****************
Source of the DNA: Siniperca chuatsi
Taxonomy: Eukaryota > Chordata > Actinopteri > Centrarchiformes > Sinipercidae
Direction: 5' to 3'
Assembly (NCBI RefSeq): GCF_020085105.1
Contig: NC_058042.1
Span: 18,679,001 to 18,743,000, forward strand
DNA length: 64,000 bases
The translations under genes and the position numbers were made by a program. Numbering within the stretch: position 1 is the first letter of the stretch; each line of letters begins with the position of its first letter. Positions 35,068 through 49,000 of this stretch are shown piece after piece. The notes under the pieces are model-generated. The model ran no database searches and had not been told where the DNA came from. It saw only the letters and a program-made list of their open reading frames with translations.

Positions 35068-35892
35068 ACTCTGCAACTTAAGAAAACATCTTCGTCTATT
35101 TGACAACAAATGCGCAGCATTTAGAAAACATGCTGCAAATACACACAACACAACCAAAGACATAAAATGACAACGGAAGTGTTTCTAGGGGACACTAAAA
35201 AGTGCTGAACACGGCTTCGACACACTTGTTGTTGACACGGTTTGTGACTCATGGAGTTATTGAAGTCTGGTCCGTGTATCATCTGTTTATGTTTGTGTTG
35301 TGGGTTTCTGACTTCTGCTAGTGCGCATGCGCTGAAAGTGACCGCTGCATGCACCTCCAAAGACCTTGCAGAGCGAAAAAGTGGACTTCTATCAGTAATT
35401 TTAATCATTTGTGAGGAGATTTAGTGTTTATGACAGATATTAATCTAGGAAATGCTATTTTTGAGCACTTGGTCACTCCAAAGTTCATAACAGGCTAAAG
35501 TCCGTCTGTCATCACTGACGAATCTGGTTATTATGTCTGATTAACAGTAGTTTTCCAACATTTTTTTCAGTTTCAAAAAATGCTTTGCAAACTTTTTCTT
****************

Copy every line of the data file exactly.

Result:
Source of the DNA: Siniperca chuatsi
Taxonomy: Eukaryota > Chordata > Actinopteri > Centrarchiformes > Sinipercidae
Direction: 5' to 3'
Assembly (NCBI RefSeq): GCF_020085105.1
Contig: NC_058042.1
Span: 18,679,001 to 18,743,000, forward strand
DNA length: 64,000 bases
The translations under genes and the position numbers were made by a program. Numbering within the stretch: position 1 is the first letter of the stretch; each line of letters begins with the position of its first letter. Positions 35,068 through 49,000 of this stretch are shown piece after piece. The notes under the pieces are model-generated. The model ran no database searches and had not been told where the DNA came from. It saw only the letters and a program-made list of their open reading frames with translations.

Positions 35068-35892
35068 ACTCTGCAACTTAAGAAAACATCTTCGTCTATT
35101 TGACAACAAATGCGCAGCATTTAGAAAACATGCTGCAAATACACACAACACAACCAAAGACATAAAATGACAACGGAAGTGTTTCTAGGGGACACTAAAA
35201 AGTGCTGAACACGGCTTCGACACACTTGTTGTTGACACGGTTTGTGACTCATGGAGTTATTGAAGTCTGGTCCGTGTATCATCTGTTTATGTTTGTGTTG
35301 TGGGTTTCTGACTTCTGCTAGTGCGCATGCGCTGAAAGTGACCGCTGCATGCACCTCCAAAGACCTTGCAGAGCGAAAAAGTGGACTTCTATCAGTAATT
35401 TTAATCATTTGTGAGGAGATTTAGTGTTTATGACAGATATTAATCTAGGAAATGCTATTTTTGAGCACTTGGTCACTCCAAAGTTCATAACAGGCTAAAG
35501 TCCGTCTGTCATCACTGACGAATCTGGTTATTATGTCTGATTAACAGTAGTTTTCCAACATTTTTTTCAGTTTCAAAAAATGCTTTGCAAACTTTTTCTT